The two primary sources of income in the region – tourism and fishing – were both seriously impaired by the tsunami. Recovery will be slow.
The traditional means of livelihood for many villagers will be unavailable for the foreseeable future owing to the loss of home, workplace and equipment. For some, there is little hope of replacing what was lost. The extended downturn in the primary industries of the region means that alternative job opportunities will be scarce.
Low income people do not have access to bank loans. Private money lenders, the alternative to banks, charge excessive interest rates. This makes it difficult for low income people to access funds for starting small-scale alternative income generation activities.
Chabad of Thailand intends to implement a micro-credit initiative in the region to extend small-scale interest-free loans to villagers and their communities for the start up of income generating activities, allowing them through self-employment projects to care for themselves and for their families.
One of the principle advantages of micro-credit schemes over outright cash gifts is the long-term sustainability of support through the recycling of the loan capital to new recipients as loans are repaid. Micro-credit initiatives have been used to great effect in countries around the region for decades and there is a wealth of expertise and best practices to borrow from
The disbursement of loans would in most cases not begin until a village or community has been resettled. This could be anywhere from 6 months to a year following the disaster. During the time prior to resettlement, preparations would begin. These preparations would include advocacy and training among the residents of the temporary relocation camps, formation of village groups or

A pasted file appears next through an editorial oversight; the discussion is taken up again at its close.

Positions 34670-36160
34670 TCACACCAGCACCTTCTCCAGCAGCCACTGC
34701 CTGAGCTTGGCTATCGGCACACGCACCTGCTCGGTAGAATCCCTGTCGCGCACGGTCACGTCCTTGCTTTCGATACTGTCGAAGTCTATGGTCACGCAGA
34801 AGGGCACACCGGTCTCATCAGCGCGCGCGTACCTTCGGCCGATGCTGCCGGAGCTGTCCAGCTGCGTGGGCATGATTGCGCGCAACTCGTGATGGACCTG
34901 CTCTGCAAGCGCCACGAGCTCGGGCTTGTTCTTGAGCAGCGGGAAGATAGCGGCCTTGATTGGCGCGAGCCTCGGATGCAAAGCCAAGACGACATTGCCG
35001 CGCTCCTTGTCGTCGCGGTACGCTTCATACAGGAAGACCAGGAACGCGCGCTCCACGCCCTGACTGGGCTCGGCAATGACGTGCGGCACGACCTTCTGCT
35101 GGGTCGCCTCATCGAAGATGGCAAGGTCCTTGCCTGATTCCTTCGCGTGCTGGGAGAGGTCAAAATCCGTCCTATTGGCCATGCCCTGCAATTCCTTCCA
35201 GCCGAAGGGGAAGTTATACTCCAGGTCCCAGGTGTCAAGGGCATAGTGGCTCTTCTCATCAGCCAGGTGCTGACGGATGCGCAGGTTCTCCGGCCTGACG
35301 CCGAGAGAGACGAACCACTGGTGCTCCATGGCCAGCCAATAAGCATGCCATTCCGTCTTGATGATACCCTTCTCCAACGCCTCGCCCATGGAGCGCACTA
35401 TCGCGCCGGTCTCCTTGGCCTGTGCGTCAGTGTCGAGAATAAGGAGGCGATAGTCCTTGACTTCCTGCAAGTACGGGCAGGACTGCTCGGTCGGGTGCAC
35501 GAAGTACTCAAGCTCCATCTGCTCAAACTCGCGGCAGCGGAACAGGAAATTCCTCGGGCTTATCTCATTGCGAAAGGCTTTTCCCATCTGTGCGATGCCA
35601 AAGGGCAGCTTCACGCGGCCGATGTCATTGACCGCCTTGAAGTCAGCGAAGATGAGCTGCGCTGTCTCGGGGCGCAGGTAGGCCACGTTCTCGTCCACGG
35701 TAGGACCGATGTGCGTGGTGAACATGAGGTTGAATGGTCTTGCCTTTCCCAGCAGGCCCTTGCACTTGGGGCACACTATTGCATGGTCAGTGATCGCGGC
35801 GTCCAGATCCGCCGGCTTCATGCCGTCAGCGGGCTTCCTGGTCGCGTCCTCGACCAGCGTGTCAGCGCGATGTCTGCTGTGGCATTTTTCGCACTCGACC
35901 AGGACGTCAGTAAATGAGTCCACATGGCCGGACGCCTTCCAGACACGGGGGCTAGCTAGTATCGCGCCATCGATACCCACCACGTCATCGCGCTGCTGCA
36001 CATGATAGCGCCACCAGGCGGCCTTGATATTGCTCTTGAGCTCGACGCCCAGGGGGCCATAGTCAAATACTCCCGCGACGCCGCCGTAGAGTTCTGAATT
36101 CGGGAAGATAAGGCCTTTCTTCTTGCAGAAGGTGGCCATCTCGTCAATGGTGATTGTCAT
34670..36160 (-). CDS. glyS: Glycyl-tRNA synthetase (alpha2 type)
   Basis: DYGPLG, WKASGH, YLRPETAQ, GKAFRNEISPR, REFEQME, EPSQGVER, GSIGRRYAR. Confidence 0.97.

associations and establishment of the necessary legal and procedural mechanisms.
The key to effective micro-credit initiatives is community involvement. Three of the models that have proven effective elsewhere which seem appropriate for the Thai context are described below.
Village banks are community-based credit and savings associations. They typically consist of 25 to 50 low-income individuals who are seeking to improve their lives through self-employment activities. Initial loan capital for the village bank will be provided by Chabad of Thailand, but the members themselves run the bank. They choose their members, elect their own officers, establish their own by-laws, distribute loans to individuals and collect payments and savings. Their loans are backed, not by goods or property, but by moral collateral: the promise that the group stands behind each individual loan. Technical assistance and training in the management of the village bank will also be provided.
In this model, the target community forms an 'association' through which micro-credit activities are initiated. Associations can be composed of youth or women. They can form around political, religious or cultural issues. They can create support structures for micro-enterprises and other work-based issues. An 'association' can be a legal body and thereby gains certain advantages, such as collection of fees, insurance, tax incentives and other protective measures.
The Community Banking model essentially treats the whole community as one unit, and establishes semi-formal or formal institutions through which micro-credit is dispensed. These institutions would be formed through extensive help from Chabad of Thailand and other local partner organizations who also train the community members in the various financial activities of the community bank. These institutions may have savings components and other income-generating projects included in their structure.Source: www.jewishthailand.com
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